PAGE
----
Sunday, January 1, 2017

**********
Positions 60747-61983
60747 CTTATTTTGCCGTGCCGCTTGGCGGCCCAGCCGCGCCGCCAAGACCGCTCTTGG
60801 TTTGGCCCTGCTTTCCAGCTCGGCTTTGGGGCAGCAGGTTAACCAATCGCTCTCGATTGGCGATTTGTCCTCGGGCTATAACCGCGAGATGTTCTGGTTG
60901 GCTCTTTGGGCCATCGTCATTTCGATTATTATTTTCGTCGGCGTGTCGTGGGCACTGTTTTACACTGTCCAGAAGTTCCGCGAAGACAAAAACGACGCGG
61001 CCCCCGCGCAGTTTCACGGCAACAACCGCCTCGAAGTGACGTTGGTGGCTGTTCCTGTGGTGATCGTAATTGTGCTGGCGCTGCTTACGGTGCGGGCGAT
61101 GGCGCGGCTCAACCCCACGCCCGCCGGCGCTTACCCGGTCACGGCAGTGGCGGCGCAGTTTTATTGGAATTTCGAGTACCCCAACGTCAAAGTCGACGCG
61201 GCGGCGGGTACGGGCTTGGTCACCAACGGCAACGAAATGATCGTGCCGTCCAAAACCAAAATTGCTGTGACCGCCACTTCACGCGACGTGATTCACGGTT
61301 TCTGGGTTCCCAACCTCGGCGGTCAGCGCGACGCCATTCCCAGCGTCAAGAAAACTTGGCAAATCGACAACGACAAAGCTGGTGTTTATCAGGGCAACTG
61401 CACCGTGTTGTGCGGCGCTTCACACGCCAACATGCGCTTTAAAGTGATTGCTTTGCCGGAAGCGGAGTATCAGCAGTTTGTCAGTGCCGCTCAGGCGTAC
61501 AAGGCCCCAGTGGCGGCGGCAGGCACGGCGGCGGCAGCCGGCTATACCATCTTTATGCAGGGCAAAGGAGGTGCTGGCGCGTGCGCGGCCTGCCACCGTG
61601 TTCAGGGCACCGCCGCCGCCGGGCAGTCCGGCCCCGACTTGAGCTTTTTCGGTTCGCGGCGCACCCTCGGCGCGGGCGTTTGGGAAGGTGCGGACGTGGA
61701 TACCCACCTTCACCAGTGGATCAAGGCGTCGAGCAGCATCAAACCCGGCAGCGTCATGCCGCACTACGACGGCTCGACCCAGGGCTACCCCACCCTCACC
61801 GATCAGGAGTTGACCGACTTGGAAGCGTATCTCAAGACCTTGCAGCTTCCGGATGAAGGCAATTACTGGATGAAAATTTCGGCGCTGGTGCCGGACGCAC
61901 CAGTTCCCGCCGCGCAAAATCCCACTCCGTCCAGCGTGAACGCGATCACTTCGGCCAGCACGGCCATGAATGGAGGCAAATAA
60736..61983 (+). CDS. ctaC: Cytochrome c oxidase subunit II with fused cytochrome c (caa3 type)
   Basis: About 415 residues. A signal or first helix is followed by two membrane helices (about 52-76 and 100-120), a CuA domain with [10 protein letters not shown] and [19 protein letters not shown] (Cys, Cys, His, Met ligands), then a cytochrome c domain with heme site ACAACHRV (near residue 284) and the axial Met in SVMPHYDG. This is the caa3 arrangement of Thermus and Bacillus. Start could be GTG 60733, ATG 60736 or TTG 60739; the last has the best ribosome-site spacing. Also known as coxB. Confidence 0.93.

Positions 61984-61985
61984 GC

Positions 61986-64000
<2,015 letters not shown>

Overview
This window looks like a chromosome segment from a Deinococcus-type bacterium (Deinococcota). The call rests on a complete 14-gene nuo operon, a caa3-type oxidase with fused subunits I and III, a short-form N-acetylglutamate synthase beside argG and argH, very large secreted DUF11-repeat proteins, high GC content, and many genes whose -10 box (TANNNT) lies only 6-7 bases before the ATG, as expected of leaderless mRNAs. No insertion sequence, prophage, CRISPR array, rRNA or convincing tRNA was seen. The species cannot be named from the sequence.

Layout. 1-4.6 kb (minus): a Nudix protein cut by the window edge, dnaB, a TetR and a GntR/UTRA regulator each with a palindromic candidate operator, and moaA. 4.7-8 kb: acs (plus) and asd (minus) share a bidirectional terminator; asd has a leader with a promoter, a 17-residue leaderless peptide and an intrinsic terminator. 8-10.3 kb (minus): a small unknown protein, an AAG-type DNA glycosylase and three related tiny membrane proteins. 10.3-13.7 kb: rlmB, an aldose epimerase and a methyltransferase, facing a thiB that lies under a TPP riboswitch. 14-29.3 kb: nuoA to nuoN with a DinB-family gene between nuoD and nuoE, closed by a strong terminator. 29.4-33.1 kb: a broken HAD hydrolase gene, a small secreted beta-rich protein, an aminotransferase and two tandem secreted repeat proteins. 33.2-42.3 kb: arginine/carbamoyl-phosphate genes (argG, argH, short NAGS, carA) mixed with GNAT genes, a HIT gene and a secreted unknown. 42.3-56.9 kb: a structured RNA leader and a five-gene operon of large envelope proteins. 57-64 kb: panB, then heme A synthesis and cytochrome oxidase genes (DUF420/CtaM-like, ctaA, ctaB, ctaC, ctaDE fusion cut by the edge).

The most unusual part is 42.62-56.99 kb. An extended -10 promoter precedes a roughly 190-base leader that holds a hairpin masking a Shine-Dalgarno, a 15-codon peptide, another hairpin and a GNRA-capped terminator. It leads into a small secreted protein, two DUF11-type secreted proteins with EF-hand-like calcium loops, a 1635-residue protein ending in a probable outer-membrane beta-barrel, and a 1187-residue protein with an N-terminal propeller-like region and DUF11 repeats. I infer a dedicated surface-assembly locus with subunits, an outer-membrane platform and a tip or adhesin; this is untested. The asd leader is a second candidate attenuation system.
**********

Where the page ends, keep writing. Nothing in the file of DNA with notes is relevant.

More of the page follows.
The December 3rd Jingle Bells Kettlebell Competition at Crossfit Sweetwater in Suburban Atlanta marked my first return to Kettlebell sport competition in over three years. Despite entering at the last minute, I was able to win the 2x24kg five minute long cycle event. I had not planned to compete in 2016. I started the year focusing on building my squat strength, and by the time my buddy Eric asked me to enter an October half marathon last spring, I had set a personal best in the full squat. Honestly, I'm not a gifted runner but I liked the idea of the challenge and the opportunity to take long training runs with my friend every weekend for several months. So I set the squat focus aside and embarked on a 20 week half marathon training schedule. Hurricane Matthew cancelled our race just as we were packing our car to leave. Suddenly my fitness challenge for the year had vanished and I wasn't sure what to do. That's when I was invited to enter the Jingle Bells Competition. Although I'd spent months working on an endurance base, I had not trained the competition lifts in three years. Bearing that in mind I registered to use the 20kg bells for the men's ten minute long cycle event instead of my usual 24kg bells. Having less than two months to train, I knew anything more than that would be too ambitious. i began training right away using the 16kg and 20kg bells. When the heat schedule arrived the night before the event, I saw that almost every male competitor was using the 16kg bells. I was the lone competitor using anything heavier. The only exception was a heavyweight crossfit athlete and competitive weightlifter who'd entered the 5 minute long cycle sprint event with 2x24kg. That got my interest. Since we were scheduled to lift next to each other, why not give the spectators a true head to head competition with 2x24kg? And, I have to admit, my competitive side was itching to lift against a younger, stronger athlete. This was truly a foolhardy decision. I literally had not picked up two 24kg bells for a set of clean and jerks in three years. Despite this fact, I emailed the organizer and asked to switch to the 2x24kg event. The day of the event I talked myself through the mechanics of the lift using heavier bells. The hard part, I knew, in adjusting to heavier bells is the jerk. Your legs are the last to acclimate to heavier bells, and it usually takes weeks for your legs to recalibrate the mechanics for the lift, in addition to adapting to the increased conditioning demands of the heavier weights. And not to state the obvious, but it's just harder to repeatedly jerk heavier bells overhead. I knew I'd need to have near perfect, efficient mechanics on every clean in order to save all my strength for the jerks. If did that, then I would maximize the reps I could complete. In talking through the preparation for my set with Kettlebell sport coach (and legend) Ken Blackburn, he estimated I'd average 8 to 8.5 rpm, or 40-45 reps. He hit it dead on the money as I finished with 43 reps. Although a far cry from my 60 rep personal best for five minutes, it was still good enough to win the event. I honestly didn't know if I could go the entire five minutes, but thankfully, I fell into a groove right away and the time passed,quickly. The overall event was friendly and well run. All of the competitors showed good sportsmanship, and there was a strong feeling of comraderie. Jenn Casey and her colleagues at Crossfit Sweawater were gracious hosts. And I can't overlook the awesome Mexican buffet that we all got to enjoy after lifting. I'll be looking forward to their next event. Happy New Year, and God bless you all!